Baltimore has been enveloped for weeks in a deep purple hue — figuratively at the very least, often literally — and this all-Ravens-all-the-time stimulation was bound to rub off on the arts community.
Local artists have been expressing their enthusiasm for the Ravens throughout the football season with freshly created works, including pop-up images on downtown streets and murals in private homes.
"It's pretty natural for artists to get excited about something going on in popular culture," said Jenny Carson, chair of the art history department at the Maryland Institute College of Art.
Artists who tackle sports subjects do not necessarily get their rah-rahs out by doing portraits of popular athletes or incorporating team logos.
The famous boxing paintings of George Bellows in the early 20th century, for example, "were more motivated by the crowd reaction," Carson said. "Bellows would probably respond more to Ravens mania than the players."
But as the crowd-pleasing, critic-dismissing works of the late LeRoy Neiman and a few others demonstrate, there's a market for celebratory football-related art.
Just the fact that the Ravens secured a place in the New Orleans contest was enough to get Loring Cornish psyched.
He's the self-trained, Baltimore-born artist known for his use of found and recycled objects, especially glass (his Druid Hill home is encrusted in prismatic glass pieces). He jumped wholeheartedly into the spirit right after the Ravens clinched the AFC championship.
"How many times do you get this far in football," Cornish said, "where you're sitting on the edge of your seat and going, 'Oh my God, we won another game'? I just knew the team is deserving of this art. It is the least I could do. I wanted to make something shiny to reflect how big this is for the Ravens, and the way the city really believes in this team."
Cornish placed bits of hand-cut glass on pressed wood to create a work measuring about 7 by 3 feet. The glass, some reflective and some painted, reveals a symbolic football field with multicolored yard lines.
"The championship represented a national win for us, so I used colors of teams we beat," the artist said.
Protruding from one corner is a full-sized, football-shaped object covered in silvery mirrored glass. (The artist said he would keep people guessing whether an actual pigskin is encased.) At the diagonally opposite corner, the "S" in Ravens also rises from the surface, larger than the other letters — "The 'S' is huge because of the Super Bowl, of course," Cornish said with a laugh.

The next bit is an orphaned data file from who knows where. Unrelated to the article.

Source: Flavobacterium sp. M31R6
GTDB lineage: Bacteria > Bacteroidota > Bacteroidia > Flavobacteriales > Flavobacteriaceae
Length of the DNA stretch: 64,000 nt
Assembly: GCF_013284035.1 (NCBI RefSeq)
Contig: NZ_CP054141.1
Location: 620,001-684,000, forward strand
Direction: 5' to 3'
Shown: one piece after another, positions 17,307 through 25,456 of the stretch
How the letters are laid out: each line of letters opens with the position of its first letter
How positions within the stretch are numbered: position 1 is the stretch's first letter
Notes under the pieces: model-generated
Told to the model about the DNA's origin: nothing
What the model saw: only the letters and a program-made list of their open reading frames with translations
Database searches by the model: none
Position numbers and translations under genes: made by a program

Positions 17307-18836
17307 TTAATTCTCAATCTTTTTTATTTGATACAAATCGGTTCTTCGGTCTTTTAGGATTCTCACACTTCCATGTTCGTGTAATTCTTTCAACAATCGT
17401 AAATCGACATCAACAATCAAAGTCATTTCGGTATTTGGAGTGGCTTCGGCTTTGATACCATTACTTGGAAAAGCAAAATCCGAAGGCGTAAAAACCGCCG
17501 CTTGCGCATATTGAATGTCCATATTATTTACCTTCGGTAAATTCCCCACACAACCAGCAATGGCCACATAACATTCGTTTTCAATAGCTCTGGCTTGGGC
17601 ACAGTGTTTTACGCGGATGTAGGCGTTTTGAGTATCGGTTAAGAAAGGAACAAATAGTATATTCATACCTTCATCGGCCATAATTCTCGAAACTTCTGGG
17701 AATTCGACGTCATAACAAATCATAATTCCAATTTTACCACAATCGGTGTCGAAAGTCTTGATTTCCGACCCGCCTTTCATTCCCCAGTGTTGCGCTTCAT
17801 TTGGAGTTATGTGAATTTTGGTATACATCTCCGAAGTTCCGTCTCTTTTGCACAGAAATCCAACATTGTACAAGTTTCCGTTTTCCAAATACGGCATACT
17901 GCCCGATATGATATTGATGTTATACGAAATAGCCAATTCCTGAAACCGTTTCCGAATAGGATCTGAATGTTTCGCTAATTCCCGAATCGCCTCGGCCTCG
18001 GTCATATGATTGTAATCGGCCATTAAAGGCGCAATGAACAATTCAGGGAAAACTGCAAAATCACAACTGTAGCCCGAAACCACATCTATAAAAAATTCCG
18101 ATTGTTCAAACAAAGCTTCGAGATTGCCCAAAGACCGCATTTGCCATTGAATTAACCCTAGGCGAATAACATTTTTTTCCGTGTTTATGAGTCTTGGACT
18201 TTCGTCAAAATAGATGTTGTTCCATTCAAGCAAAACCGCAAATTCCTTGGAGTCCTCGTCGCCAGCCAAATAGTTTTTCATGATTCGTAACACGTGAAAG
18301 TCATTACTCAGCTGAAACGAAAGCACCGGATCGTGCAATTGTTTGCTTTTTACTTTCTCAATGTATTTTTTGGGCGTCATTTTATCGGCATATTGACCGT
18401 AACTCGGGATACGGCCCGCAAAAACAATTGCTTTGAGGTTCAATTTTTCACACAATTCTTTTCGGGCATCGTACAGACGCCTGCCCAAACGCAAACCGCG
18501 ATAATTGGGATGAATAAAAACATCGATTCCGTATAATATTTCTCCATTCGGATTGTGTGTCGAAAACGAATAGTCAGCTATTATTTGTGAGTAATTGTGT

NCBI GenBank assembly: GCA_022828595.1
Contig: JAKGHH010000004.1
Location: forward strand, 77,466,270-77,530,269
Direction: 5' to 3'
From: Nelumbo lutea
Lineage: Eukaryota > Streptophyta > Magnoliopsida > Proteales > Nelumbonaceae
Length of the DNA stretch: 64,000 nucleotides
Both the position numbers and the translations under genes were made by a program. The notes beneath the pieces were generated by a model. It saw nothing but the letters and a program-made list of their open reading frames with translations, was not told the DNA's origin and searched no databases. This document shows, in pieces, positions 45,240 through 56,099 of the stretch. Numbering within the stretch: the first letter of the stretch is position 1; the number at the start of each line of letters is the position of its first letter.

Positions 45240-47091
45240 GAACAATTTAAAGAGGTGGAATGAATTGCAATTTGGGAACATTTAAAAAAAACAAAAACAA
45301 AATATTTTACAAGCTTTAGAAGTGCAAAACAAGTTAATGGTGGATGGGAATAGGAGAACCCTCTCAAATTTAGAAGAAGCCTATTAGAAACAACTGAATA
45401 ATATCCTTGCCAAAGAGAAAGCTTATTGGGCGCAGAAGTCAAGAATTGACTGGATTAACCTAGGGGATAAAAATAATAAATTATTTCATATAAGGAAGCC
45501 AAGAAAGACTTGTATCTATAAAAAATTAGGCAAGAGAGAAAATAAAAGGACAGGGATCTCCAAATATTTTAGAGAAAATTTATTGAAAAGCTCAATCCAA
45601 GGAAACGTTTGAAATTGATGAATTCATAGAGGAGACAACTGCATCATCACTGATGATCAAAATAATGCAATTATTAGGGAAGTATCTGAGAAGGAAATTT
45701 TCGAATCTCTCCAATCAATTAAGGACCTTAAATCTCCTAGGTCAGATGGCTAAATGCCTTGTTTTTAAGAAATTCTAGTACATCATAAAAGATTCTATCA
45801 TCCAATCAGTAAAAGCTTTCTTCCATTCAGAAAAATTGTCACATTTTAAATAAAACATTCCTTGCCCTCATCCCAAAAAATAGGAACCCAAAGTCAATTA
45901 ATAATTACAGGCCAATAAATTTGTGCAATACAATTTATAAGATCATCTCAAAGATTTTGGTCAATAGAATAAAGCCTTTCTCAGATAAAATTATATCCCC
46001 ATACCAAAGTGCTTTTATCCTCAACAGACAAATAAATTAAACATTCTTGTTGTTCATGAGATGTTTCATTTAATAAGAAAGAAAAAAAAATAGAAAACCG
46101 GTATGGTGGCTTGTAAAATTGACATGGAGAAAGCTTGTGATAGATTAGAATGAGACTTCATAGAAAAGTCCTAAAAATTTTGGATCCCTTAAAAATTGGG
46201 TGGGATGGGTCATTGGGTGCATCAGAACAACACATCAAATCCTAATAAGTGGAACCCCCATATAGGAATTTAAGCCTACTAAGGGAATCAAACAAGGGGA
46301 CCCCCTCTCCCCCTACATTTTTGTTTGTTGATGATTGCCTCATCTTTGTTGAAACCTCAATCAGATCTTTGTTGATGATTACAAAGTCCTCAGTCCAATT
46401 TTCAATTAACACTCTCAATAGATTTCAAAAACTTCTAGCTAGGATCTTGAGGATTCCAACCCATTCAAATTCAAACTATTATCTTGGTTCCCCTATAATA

An emblazoned Ravens logo at the top of the work completes the bright, celebratory piece, which Cornish finished after about 100 hours of work. His title for it: "Ravens Bringing Sunshine to Maryland."
"How could you not have a big piece of art for this spectacular event?" Cornish said.
The artist also produced an equally large work fashioned from dozens of old sneakers. "I wanted to do a piece about the fans of Baltimore and how we support our teams," he said.
It takes a long second look at this work, called "Fans Coming to the Game," to notice that some of the shoes have been arranged to spell out "Ravens."
Among the rich assortment of art objects in Cornish's Fells Point gallery is a massive glass work celebrating the Orioles that he made a few years ago. Friends and customers have asked when he was going to give a nod to the football team, too, and this season turned out to be the right time.
The gallery's location also provided motivation.
"They might as well call this Ravens Point," Cornish said. "It's a mecca for Ravens madness. When a game is on, it looks like a ghost town around here. Then, after the game, people spill into the streets. It's going to be crazy here for the Super Bowl."
It's going to be crazy in a lot of private homes in the area, too, as the game is played. But most people will not be quite as thoroughly surrounded with a Ravens ambience as those gathering to watch the broadcast in the basement at the home of loan officer Ken Davis in Millersville.